Bangladesh is one of the world’s most climate-vulnerable countries, yet at the same time it has demonstrated climate leadership. This briefing note examines how appropriate lending by international financial institutions can help Bangladesh to blaze a new sustainable development pathway.
This briefing note presents a preview of key findings from Oxfam-commissioned research in Lebanon and Jordan and concludes that for assistance to succeed in its aim of helping both refugees and poor host communities there is a need for increased democratic ownership, transparency and accountability in donor and government aid policies.
Malawi has a proud history of delivering free healthcare for its citizens, but this is now seriously under threat. Malawi cannot be the first country in a generation to introduce these dangerous fees while the world watches.
Millions of poor and vulnerable people face hunger and poverty this year and next because of record global temperatures, droughts and erratic rains in 2014 and 2015, compounded by the development of possibly the most powerful El Niño on record.
This discussion paper proposes what ‘good’ looks like in responsible corporate tax behavior, and contains a wide range of positive behaviors and actions companies can undertake to go beyond legal compliance and result in significant gains for developing countries.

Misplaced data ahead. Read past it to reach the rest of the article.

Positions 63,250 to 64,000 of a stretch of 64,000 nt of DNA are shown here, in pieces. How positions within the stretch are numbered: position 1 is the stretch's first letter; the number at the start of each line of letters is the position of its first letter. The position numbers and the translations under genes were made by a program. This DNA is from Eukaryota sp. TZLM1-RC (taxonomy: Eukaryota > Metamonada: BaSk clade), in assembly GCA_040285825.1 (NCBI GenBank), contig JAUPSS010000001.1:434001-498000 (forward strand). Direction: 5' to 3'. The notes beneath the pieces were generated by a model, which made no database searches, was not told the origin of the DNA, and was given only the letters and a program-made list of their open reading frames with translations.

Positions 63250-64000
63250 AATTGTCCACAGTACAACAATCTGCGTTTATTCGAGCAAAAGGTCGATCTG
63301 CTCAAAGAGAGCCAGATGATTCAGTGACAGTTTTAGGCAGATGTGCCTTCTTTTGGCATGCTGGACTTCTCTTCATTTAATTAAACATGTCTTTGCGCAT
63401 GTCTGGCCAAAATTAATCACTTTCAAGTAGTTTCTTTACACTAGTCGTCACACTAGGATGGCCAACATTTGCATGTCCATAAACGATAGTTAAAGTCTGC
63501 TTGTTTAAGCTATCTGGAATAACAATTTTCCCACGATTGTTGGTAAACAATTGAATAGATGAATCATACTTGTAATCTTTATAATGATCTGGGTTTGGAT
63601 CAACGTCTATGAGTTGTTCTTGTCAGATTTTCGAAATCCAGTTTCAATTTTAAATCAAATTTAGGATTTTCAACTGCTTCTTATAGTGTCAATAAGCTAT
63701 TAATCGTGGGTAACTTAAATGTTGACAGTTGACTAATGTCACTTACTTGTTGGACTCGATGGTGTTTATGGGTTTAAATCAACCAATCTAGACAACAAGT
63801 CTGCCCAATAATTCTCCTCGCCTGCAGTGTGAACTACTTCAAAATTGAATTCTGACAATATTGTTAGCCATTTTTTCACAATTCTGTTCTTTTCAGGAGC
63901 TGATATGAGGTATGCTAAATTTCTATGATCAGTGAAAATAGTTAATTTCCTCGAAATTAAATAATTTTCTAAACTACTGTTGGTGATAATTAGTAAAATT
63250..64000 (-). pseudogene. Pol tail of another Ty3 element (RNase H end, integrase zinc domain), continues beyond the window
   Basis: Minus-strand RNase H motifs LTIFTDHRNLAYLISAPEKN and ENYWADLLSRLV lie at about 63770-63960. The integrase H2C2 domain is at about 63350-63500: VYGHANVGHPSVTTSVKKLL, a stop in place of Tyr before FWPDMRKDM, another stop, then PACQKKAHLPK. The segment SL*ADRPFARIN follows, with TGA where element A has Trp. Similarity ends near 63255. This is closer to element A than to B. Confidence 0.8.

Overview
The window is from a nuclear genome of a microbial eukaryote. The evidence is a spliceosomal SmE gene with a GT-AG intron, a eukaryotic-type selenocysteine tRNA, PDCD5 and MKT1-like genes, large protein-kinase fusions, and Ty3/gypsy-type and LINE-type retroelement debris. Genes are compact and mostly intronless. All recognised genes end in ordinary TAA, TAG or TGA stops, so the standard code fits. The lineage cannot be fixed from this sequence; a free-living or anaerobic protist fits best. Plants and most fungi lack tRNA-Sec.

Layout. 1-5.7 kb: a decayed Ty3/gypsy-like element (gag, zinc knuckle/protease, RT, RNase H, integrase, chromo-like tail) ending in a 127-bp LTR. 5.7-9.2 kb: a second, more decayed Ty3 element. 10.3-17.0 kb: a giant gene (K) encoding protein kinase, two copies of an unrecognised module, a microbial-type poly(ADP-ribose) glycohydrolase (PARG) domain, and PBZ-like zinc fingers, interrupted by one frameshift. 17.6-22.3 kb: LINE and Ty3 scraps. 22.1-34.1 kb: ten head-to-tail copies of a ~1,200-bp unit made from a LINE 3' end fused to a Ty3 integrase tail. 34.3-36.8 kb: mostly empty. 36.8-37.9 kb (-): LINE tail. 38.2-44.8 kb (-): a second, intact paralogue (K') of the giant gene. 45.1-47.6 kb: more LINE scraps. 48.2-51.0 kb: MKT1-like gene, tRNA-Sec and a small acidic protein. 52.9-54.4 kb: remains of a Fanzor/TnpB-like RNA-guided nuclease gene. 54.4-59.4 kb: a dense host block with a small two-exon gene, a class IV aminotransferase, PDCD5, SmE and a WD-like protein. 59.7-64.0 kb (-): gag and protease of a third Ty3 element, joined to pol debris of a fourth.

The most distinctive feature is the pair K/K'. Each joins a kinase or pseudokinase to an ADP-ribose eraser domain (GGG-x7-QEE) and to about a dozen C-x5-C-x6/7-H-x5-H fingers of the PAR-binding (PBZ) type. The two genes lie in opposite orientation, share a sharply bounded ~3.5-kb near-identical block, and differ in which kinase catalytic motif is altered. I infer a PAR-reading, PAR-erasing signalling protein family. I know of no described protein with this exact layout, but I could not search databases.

Responding to German Chancellor Angela Merkel’s climate finance remarks made in Berlin today, Oxfam’s Climate Change Policy Advisor Jan Kowalzig said:
In July 2014, a new multilateral and southern-led development bank is expected to be launched by the leaders of Brazil, Russia, India, China and South Africa – better known as the BRICS.
The past ten years have seen a surge in a new type of development lending, in which development finance institutions (DFIs) provide funding through financial intermediaries (FIs) rather tha
Global food prices will more than double within 20 years, as a new age of crisis forces the collapse of our global food system.